Hiking Table Mountain is not only about getting to the summit and enjoying the views, but also to indulge in the many topographical features and geological formations scattered around the mountain. The Table Mountain massif covers an area of 57 square kilometers, and the table top summit takes up only around 2% of that area. Behind the ‘Table’, the mountain undulates down to sort of flatten out again about 300 meters lower down. This area is known as the lower plateau, and its lower end – a steep drop-off into a forested valley known as Orange Kloof – is generally referred to as the Back Table. At first glance it looks nondescript, but closer inspection will reveal clumps of indigenous forest tucked away in hollows and fissures. And once you stick your nose in there, you’ll find the area to be honeycombed with caves; in fact, Table Mountain’s two biggest cave systems, Bats Cave and Wynberg Caves, are located here. One tidbit is Caveman’s Overhang, basically a large overhang at the foot of imposing cliffs overlooking Orange Kloof, offering solitude and august views. To get there, you have to pass through petite hanging valleys choked with indigenous Afro-montane forest, then skirt around a line of cliffs and along a wind-sculpted ridge to emerge on the steep outer edge of the Back Table, along which you traverse in sometimes spectacular fashion to eventually arrive at Caveman’s. To the summiteer, the area holds little interest, as Table Mountain’s summit lies 3 kilometers to the north (as the crow flies); but to the explorer and nature lover with an inquiring mind and a sense of adventure, the area is a veritable playground. Best to go with a Table Mountain guide to ensure that you get the most out of the area and to ensure your safety: it’s very easy to get lost among the jumble of rocks and forested fissures, and the trails traversing the area are faint and tricky to follow.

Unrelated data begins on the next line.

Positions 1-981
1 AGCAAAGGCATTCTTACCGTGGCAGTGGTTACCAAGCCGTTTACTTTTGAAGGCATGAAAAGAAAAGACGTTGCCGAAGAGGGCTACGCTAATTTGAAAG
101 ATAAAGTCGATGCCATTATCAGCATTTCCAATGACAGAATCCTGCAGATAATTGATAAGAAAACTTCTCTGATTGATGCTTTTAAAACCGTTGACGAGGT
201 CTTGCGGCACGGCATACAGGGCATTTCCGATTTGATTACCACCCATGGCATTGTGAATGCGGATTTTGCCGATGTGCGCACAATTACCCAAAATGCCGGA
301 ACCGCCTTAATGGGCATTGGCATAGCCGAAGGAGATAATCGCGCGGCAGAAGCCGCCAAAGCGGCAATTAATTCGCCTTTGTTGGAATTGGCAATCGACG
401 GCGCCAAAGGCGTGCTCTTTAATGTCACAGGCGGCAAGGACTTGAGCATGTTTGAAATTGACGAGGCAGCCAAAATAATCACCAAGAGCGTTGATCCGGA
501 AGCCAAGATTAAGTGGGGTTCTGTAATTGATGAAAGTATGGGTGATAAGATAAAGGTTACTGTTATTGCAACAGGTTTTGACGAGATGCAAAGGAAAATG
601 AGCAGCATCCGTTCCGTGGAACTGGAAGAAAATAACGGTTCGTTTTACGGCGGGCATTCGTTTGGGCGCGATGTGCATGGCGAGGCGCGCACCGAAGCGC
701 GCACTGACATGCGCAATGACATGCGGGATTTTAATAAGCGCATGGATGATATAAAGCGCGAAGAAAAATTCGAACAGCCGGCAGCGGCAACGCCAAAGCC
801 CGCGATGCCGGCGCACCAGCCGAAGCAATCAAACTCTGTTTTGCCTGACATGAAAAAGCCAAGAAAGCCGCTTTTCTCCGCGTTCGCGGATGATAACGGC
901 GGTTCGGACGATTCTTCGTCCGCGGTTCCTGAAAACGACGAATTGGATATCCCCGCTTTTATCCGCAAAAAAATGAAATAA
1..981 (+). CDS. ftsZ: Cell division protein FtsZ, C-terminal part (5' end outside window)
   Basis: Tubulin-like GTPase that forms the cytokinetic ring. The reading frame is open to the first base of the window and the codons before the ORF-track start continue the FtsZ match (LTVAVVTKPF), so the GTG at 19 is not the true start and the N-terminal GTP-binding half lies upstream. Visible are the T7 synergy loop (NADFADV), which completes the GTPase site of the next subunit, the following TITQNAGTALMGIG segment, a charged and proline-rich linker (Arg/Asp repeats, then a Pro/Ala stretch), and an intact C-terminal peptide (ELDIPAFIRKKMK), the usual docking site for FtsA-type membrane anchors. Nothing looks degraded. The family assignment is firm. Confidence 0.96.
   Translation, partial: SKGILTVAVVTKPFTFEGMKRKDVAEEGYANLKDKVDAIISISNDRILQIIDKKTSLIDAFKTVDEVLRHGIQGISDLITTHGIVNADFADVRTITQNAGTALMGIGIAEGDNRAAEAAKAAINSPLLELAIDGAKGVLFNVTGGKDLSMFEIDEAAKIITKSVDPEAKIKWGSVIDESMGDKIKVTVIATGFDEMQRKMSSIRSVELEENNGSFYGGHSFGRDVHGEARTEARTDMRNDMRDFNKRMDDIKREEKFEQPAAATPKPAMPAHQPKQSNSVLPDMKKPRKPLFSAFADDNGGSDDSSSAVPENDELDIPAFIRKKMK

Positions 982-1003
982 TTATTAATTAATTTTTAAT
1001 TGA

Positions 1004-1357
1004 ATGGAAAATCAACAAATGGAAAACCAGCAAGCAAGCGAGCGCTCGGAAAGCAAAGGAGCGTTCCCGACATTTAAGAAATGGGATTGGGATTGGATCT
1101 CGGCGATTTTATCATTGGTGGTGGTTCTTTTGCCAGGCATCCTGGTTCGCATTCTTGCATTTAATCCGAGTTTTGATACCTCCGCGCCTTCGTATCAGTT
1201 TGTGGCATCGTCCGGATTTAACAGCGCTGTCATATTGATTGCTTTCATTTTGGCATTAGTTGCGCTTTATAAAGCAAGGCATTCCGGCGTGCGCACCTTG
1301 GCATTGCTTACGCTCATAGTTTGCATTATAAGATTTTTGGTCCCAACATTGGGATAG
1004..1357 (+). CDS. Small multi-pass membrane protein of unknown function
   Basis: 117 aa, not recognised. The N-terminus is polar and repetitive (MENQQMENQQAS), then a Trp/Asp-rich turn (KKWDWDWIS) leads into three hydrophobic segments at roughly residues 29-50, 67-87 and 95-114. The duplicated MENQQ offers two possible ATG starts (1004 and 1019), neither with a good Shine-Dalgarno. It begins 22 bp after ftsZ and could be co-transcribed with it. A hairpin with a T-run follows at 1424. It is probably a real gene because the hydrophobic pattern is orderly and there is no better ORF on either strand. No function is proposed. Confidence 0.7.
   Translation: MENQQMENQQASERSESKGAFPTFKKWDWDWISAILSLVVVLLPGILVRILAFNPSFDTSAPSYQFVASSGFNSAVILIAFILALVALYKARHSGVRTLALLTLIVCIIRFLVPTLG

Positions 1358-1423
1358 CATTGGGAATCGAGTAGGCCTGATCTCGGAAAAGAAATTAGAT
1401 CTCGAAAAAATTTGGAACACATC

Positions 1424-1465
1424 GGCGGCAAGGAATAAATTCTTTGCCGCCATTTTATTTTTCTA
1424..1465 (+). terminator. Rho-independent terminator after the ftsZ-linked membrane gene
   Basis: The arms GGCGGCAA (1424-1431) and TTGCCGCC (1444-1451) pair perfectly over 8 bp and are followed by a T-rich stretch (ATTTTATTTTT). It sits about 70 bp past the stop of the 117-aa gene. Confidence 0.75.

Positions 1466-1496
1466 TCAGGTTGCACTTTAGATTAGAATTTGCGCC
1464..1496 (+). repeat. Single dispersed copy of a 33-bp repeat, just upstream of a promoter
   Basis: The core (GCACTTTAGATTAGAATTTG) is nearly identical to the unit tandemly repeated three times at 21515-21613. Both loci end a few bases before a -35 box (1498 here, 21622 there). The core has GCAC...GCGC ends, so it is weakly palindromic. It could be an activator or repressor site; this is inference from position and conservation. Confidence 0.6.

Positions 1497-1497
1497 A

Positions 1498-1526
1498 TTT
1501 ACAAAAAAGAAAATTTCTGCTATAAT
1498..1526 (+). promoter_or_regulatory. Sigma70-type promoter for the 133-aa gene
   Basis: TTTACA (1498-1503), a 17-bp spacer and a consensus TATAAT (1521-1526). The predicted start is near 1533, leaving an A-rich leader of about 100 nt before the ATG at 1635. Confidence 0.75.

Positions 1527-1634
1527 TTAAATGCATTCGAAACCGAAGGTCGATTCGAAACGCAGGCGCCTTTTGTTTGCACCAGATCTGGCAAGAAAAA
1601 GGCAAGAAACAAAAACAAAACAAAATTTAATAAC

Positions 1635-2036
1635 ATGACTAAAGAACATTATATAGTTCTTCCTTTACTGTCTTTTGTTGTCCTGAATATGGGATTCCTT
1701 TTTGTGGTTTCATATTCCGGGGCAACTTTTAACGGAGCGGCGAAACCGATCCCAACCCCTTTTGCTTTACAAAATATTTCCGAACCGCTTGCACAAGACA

Table Mountain hiking offers a variety of experiences, many of them far removed from a fevered march and blinkered trudge to the summit. Table Mountain is much more than just its Table; and hiking Table Mountain is the only way you’ll be able to convince yourself of that.